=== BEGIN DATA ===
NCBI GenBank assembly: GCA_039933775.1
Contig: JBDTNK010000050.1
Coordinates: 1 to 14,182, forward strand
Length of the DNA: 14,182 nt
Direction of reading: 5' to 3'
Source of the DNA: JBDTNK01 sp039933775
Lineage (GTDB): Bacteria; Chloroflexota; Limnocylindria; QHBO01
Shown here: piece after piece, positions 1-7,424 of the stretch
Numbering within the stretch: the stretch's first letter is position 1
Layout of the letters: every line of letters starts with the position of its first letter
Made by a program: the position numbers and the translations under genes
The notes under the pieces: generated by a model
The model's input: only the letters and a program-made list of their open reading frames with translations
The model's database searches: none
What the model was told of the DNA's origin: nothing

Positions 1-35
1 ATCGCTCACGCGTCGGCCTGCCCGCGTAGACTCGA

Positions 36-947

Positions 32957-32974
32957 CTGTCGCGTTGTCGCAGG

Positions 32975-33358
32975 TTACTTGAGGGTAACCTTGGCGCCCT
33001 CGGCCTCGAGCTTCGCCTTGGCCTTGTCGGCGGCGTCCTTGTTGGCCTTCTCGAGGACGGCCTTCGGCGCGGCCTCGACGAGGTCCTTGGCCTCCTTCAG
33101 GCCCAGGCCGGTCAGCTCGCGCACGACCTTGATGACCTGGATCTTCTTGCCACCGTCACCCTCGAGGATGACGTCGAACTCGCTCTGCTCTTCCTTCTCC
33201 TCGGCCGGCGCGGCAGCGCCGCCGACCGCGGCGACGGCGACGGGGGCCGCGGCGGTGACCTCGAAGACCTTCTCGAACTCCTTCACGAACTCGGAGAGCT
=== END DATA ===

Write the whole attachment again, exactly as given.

NCBI GenBank assembly: GCA_039933775.1
Contig: JBDTNK010000050.1
Coordinates: 1 to 14,182, forward strand
Length of the DNA: 14,182 nt
Direction of reading: 5' to 3'
Source of the DNA: JBDTNK01 sp039933775
Lineage (GTDB): Bacteria; Chloroflexota; Limnocylindria; QHBO01
Shown here: piece after piece, positions 1-7,424 of the stretch
Numbering within the stretch: the stretch's first letter is position 1
Layout of the letters: every line of letters starts with the position of its first letter
Made by a program: the position numbers and the translations under genes
The notes under the pieces: generated by a model
The model's input: only the letters and a program-made list of their open reading frames with translations
The model's database searches: none
What the model was told of the DNA's origin: nothing

Positions 1-35
1 ATCGCTCACGCGTCGGCCTGCCCGCGTAGACTCGA

Positions 36-947

Positions 32957-32974
32957 CTGTCGCGTTGTCGCAGG

Positions 32975-33358
32975 TTACTTGAGGGTAACCTTGGCGCCCT
33001 CGGCCTCGAGCTTCGCCTTGGCCTTGTCGGCGGCGTCCTTGTTGGCCTTCTCGAGGACGGCCTTCGGCGCGGCCTCGACGAGGTCCTTGGCCTCCTTCAG
33101 GCCCAGGCCGGTCAGCTCGCGCACGACCTTGATGACCTGGATCTTCTTGCCACCGTCACCCTCGAGGATGACGTCGAACTCGCTCTGCTCTTCCTTCTCC
33201 TCGGCCGGCGCGGCAGCGCCGCCGACCGCGGCGACGGCGACGGGGGCCGCGGCGGTGACCTCGAAGACCTTCTCGAACTCCTTCACGAACTCGGAGAGCT